China and Inner Asia
Organized Panel Session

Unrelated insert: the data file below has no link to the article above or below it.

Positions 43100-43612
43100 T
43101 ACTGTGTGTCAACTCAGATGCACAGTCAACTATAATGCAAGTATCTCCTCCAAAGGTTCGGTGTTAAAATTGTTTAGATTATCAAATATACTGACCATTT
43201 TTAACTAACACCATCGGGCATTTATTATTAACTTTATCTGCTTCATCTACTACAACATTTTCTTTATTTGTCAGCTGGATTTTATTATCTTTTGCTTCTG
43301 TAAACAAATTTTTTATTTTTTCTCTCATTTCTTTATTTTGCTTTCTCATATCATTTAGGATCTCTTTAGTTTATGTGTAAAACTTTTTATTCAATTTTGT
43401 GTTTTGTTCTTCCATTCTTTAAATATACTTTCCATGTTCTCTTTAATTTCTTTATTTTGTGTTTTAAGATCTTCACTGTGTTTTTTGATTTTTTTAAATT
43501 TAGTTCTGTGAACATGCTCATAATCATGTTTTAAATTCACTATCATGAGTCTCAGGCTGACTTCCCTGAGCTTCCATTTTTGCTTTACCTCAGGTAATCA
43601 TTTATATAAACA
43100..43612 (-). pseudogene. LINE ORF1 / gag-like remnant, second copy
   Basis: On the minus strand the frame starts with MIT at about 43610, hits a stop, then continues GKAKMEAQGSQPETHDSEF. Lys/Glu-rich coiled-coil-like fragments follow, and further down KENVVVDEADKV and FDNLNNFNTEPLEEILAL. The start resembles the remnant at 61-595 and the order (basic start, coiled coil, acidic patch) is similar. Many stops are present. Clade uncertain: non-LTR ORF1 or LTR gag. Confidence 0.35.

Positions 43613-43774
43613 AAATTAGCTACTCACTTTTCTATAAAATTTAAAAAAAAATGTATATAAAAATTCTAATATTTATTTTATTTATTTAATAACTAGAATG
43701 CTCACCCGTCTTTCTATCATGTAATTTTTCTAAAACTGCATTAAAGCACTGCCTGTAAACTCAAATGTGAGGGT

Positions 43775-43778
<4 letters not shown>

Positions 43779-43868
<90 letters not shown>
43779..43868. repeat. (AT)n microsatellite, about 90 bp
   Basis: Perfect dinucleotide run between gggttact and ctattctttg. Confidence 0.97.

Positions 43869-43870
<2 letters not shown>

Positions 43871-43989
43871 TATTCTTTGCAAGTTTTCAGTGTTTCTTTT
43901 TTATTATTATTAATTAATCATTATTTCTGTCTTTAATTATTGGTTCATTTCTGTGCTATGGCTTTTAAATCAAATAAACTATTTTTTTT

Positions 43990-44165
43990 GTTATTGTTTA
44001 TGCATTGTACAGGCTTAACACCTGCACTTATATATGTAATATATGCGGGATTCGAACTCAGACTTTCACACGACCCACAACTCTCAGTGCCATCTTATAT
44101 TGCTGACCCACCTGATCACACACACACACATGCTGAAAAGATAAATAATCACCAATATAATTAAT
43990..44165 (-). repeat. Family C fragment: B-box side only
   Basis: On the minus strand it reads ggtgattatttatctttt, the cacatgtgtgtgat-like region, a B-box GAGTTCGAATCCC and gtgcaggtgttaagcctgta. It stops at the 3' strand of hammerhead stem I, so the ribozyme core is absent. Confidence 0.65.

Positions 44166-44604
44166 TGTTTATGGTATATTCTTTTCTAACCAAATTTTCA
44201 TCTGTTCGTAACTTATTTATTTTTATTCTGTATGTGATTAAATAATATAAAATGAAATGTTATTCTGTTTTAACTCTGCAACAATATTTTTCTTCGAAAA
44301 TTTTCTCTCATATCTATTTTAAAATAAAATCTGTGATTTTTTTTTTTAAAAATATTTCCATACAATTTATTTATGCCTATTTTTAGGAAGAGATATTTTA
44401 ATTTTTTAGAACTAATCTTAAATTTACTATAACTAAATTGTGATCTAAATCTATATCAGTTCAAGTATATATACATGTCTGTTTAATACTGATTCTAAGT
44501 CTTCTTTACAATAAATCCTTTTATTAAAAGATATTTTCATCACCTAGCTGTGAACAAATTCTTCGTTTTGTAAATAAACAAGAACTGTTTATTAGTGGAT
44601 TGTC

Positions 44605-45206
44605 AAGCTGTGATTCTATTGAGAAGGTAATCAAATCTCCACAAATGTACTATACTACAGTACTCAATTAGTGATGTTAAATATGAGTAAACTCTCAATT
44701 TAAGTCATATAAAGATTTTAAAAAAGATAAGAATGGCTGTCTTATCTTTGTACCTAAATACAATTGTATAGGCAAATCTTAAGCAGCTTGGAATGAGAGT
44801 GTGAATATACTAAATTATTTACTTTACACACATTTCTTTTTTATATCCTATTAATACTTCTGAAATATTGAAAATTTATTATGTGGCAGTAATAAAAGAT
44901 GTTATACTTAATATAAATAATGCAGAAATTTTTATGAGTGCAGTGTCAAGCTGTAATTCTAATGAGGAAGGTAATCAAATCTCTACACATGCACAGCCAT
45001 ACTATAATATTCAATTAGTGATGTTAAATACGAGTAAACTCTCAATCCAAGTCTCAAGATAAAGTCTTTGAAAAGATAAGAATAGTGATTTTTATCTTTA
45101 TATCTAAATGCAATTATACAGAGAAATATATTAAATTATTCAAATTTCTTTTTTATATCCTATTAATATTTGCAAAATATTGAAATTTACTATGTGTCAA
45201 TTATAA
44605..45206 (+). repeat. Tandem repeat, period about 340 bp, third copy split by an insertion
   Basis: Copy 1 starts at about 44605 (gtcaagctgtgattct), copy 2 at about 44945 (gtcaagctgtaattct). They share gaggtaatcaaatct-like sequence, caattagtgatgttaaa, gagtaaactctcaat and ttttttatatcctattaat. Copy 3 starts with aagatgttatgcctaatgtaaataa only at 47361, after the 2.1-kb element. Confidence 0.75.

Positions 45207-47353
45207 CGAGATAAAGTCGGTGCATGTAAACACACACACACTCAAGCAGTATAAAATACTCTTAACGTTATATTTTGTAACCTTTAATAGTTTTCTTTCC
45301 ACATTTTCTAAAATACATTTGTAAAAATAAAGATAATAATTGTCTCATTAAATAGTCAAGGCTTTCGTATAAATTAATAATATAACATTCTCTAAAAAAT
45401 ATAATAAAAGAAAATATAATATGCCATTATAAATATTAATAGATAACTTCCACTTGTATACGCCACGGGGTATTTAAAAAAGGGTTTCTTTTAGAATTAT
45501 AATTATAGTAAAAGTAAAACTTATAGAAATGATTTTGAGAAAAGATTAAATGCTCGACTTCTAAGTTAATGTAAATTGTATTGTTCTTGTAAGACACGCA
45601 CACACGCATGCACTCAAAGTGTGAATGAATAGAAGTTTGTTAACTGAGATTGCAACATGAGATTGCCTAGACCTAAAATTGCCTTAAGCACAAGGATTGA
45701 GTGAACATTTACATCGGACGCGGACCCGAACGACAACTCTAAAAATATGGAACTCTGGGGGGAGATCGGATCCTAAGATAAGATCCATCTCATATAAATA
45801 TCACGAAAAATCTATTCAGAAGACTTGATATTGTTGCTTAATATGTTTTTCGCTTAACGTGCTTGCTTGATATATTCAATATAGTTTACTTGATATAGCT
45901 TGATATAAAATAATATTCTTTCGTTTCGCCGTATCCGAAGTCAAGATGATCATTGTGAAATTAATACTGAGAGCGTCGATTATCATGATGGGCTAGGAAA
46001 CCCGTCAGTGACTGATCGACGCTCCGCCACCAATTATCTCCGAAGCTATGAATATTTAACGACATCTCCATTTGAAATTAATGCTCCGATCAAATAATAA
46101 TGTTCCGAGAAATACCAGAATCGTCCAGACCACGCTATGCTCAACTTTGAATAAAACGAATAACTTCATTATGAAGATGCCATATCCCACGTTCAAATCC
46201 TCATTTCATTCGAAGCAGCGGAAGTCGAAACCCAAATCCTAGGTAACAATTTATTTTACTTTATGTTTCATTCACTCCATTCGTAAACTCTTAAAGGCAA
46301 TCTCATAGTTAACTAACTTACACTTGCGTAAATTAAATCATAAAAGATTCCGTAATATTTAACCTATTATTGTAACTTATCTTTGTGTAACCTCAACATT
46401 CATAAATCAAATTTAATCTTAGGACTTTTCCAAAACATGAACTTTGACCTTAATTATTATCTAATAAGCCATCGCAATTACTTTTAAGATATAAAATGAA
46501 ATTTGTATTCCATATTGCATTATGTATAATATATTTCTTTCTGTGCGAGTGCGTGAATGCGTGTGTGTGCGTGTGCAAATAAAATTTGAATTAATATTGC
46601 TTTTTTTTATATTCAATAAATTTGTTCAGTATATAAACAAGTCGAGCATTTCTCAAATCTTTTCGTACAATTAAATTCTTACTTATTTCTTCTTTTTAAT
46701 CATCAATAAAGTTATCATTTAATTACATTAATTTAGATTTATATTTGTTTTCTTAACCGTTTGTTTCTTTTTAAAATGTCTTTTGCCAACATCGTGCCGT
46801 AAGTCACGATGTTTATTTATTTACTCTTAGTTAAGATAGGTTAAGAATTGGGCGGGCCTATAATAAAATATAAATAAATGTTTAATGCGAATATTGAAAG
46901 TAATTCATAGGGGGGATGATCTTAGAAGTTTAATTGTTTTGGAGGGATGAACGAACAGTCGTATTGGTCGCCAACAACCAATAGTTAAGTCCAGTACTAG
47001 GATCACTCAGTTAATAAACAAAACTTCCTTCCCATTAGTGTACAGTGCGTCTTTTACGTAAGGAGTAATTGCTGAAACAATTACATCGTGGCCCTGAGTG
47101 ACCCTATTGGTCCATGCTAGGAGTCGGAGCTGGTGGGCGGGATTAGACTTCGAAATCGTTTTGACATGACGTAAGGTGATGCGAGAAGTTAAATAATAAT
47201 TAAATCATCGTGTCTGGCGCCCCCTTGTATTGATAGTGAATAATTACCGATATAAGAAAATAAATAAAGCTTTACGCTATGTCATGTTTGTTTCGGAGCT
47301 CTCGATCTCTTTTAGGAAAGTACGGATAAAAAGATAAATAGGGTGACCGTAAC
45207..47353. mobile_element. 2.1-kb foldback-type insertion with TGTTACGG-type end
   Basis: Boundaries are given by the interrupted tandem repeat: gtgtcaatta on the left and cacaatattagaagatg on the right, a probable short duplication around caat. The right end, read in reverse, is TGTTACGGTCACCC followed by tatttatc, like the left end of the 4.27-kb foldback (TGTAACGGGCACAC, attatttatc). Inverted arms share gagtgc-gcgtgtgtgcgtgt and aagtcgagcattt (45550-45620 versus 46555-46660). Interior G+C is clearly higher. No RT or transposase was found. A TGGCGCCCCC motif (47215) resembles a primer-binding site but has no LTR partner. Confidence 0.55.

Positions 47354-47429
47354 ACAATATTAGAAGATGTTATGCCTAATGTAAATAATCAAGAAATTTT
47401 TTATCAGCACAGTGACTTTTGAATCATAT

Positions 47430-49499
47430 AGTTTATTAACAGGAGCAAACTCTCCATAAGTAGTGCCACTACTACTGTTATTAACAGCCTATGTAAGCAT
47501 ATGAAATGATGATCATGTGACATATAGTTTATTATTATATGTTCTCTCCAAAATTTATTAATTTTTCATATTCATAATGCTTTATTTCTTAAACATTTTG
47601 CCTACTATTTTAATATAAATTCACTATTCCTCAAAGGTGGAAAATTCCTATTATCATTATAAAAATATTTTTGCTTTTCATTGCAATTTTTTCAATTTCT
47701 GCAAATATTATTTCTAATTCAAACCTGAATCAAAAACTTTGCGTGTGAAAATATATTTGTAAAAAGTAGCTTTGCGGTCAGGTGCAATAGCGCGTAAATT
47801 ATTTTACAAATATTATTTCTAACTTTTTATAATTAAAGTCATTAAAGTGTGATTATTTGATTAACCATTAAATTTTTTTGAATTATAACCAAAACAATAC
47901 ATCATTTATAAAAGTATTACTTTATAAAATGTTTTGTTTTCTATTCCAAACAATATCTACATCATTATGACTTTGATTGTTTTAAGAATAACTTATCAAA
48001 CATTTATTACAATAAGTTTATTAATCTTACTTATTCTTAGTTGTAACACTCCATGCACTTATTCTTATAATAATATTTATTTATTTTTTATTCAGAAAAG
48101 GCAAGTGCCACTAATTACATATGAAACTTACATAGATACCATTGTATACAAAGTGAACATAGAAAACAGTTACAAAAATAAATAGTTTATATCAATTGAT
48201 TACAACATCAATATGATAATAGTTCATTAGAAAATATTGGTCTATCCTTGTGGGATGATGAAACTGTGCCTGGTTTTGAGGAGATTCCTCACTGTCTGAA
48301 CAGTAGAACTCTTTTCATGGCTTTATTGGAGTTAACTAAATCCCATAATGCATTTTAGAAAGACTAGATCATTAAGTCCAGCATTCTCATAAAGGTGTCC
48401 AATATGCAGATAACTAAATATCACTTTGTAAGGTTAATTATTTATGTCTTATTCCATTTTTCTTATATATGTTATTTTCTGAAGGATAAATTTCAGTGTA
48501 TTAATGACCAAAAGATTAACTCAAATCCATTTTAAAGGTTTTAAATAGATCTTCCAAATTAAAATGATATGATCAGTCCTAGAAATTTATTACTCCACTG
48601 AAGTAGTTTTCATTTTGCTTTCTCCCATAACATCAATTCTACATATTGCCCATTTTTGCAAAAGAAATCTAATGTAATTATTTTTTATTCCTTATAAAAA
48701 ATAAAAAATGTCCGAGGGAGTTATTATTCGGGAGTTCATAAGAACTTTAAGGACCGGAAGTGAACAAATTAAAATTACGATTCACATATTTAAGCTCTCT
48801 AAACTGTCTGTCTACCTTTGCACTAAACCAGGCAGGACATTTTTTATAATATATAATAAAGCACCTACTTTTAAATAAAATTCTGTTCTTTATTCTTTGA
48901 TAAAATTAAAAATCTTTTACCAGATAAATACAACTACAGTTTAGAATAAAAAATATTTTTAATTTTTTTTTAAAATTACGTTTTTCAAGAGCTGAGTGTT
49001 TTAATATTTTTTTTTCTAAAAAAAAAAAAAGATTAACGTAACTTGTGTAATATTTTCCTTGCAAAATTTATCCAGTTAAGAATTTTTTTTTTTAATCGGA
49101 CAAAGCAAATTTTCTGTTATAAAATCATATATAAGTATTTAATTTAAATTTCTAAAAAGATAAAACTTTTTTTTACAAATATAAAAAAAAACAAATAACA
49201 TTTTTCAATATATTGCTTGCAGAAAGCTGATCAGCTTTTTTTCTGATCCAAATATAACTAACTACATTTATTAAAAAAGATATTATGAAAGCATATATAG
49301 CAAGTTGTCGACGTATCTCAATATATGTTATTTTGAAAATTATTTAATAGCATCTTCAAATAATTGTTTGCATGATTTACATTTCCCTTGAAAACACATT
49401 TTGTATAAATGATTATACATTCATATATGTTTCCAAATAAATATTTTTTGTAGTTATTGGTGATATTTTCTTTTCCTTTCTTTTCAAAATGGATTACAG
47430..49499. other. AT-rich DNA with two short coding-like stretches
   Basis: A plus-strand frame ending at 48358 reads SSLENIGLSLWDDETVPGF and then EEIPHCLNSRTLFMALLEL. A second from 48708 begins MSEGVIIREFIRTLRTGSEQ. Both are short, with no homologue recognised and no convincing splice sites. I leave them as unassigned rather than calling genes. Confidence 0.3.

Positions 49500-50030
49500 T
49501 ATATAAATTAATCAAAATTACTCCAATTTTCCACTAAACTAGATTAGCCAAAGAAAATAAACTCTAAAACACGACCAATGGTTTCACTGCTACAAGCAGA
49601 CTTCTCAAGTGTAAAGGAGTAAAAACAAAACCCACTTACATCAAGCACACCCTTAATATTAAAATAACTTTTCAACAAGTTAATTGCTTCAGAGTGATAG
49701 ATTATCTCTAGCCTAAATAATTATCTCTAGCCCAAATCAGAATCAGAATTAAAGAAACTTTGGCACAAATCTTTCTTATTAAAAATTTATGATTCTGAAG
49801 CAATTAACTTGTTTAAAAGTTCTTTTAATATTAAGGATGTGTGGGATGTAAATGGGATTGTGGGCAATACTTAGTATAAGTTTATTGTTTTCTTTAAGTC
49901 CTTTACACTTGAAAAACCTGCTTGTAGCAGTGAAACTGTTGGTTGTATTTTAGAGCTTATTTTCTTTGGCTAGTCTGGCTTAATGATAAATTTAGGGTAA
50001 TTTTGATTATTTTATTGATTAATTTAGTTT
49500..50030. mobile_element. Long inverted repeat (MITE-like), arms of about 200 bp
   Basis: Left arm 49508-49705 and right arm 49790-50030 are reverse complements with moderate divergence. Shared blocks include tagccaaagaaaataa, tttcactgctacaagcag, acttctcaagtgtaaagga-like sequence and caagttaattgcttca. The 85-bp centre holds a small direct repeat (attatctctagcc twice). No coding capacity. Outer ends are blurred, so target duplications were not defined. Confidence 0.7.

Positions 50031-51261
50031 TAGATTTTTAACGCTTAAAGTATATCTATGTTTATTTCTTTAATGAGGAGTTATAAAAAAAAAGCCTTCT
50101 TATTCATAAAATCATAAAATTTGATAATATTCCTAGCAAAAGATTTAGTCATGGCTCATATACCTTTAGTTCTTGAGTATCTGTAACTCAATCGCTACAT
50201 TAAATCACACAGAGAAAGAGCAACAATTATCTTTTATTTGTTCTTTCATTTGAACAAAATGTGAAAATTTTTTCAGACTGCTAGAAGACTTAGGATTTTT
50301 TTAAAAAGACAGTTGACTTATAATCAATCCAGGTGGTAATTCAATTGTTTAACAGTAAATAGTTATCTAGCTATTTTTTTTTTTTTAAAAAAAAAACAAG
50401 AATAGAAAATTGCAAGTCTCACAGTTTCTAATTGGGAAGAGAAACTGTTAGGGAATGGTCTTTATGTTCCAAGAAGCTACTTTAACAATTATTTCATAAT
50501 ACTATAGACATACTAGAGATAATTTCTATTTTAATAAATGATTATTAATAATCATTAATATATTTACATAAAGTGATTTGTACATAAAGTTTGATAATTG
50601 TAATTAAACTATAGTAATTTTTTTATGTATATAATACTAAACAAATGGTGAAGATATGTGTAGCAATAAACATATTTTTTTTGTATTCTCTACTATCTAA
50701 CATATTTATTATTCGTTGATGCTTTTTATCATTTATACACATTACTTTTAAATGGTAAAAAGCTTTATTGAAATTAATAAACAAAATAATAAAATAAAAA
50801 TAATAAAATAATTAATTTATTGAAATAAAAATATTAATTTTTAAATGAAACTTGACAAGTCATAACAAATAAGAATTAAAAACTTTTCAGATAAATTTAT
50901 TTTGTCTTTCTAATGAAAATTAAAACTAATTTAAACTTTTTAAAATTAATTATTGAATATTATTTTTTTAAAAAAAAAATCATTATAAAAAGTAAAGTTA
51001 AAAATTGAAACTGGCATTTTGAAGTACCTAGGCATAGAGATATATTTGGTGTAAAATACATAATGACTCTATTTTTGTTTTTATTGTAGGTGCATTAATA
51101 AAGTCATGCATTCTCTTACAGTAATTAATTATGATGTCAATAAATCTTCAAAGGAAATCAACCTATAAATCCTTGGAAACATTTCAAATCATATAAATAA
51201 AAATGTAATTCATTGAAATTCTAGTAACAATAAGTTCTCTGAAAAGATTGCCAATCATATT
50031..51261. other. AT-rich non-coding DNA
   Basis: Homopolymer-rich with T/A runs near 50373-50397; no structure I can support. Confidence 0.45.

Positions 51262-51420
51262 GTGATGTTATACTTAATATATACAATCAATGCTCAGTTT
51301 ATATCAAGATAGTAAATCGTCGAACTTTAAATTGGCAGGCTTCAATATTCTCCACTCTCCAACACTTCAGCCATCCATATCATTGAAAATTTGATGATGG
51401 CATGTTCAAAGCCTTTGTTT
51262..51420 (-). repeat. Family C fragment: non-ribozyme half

As China has been enmeshed in globe-spanning networks of oil production and consumption since the 1870s, and as the PRC’s Belt and Road Initiative locks in petroleum infrastructures for the foreseeable future, a growing number of scholars are attending to the shifting cultural resonances of oil over the course of the modern period. This panel will address ways in which petroleum has seeped into everyday life in China from the late Qing onward. We seek to understand the specific resonances of this non-solid hydrocarbon and the extent to which its meanings can be distinguished from those of other energy sources, especially coal. China’s entry into the hydrocarbon age has been marked by revolutionary, anti-imperialist, and nationalist struggles that have engendered differing engagements with oil resources; the political aspirations of successive regimes have shaped the meanings of petroleum production and consumption in varying ways. Lin-chun Wu will address the efforts of the U.S. conglomerate Standard Oil to establish a market for the petroleum product kerosene during the late Qing and Republican periods; Covell Meyskens will consider photographic representations of oil consumption and production from the 1950s through the 1980s; Li Hou will analyze debates about production and livelihood as China moved from an oil importer to exporter amid the 1970s global oil crisis. Discussant Shellen Wu, with expertise in the history of coal in modern China, will illuminate the challenges of understanding oil’s role in daily life during different historical periods.